Kanimba said the investigation’s forensics team also informed her there were several attempts to infect her phone as she met with various government officials to try to free her father.

“It was continuous between January and May, and then when I was in the United States in May, it (Pegasus spyware) stopped working. There was an attempt, according to the forensics team to reinfect my phone while I was on US soil but it was unsuccessful,” she told CNN.

Kanimba said she is worried that their legal strategy to secure her father’s release of her father could already be known to the Rwanda government.

“I’ve had calls with the US State Department throughout the last few months and so these calls were being monitored, and email exchanges read. So our legal strategy or diplomatic strategy — everything that we’re doing to get my father released – has essentially been read by what we believe to be Rwandan authorities,” she said.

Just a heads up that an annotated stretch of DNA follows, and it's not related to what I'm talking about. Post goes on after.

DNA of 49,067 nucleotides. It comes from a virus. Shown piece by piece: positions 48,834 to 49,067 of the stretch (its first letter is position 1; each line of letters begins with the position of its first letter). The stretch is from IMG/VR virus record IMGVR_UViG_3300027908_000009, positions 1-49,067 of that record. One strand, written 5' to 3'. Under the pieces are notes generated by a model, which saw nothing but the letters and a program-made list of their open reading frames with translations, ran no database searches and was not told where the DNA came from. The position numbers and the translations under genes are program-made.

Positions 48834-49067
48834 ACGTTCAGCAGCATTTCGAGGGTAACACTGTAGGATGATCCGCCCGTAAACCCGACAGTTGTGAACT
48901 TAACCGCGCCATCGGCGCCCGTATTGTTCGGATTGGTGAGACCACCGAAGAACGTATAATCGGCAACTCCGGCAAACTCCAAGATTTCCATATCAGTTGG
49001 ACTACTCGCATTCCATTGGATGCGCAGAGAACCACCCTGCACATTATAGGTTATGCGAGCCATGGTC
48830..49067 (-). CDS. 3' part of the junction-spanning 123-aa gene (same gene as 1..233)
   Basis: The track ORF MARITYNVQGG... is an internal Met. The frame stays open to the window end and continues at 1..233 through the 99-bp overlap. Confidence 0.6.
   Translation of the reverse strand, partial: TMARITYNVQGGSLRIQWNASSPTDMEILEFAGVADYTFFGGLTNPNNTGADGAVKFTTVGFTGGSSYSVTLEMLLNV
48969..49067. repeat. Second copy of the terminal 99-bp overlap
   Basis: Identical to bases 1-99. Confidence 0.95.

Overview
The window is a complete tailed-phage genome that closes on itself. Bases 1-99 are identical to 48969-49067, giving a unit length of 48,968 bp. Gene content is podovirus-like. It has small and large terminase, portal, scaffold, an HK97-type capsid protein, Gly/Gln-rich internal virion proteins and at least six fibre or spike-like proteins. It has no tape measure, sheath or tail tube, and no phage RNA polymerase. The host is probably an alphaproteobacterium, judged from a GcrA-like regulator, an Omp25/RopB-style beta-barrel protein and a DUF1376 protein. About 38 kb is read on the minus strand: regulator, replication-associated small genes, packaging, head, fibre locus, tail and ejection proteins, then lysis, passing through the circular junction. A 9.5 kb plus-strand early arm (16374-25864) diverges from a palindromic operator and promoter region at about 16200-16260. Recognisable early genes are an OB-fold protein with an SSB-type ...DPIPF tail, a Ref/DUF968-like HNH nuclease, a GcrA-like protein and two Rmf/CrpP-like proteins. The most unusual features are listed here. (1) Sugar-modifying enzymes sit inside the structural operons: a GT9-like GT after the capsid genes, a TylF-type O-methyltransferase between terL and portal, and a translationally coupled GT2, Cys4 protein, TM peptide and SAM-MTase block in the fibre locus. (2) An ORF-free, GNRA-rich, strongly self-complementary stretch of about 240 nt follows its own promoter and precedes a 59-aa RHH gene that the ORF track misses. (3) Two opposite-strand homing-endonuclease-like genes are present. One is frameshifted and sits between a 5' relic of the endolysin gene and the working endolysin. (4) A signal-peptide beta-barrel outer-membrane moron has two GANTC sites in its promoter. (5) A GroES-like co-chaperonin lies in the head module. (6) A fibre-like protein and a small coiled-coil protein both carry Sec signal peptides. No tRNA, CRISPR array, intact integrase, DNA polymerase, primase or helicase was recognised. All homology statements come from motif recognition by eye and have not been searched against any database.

Kanimba said she speaks to her father every week in “strange five-minute calls.”

“The calls are very tense because he is not speaking at ease because he sounds like he has authorities around him. We can’t tell him much because we are scared of what could happen to him,” she said.

She urged world leaders to intervene in his case.

“Our family has suffered enough and we are in fear for my father’s life. We want the world and the international community to stop closing your eyes and put enough pressure on (Rwandan President Paul) Kagame to release my father because we need to get him home… and I hope that the world will finally listen.”

CNN’s Larry Madowo contributed to this report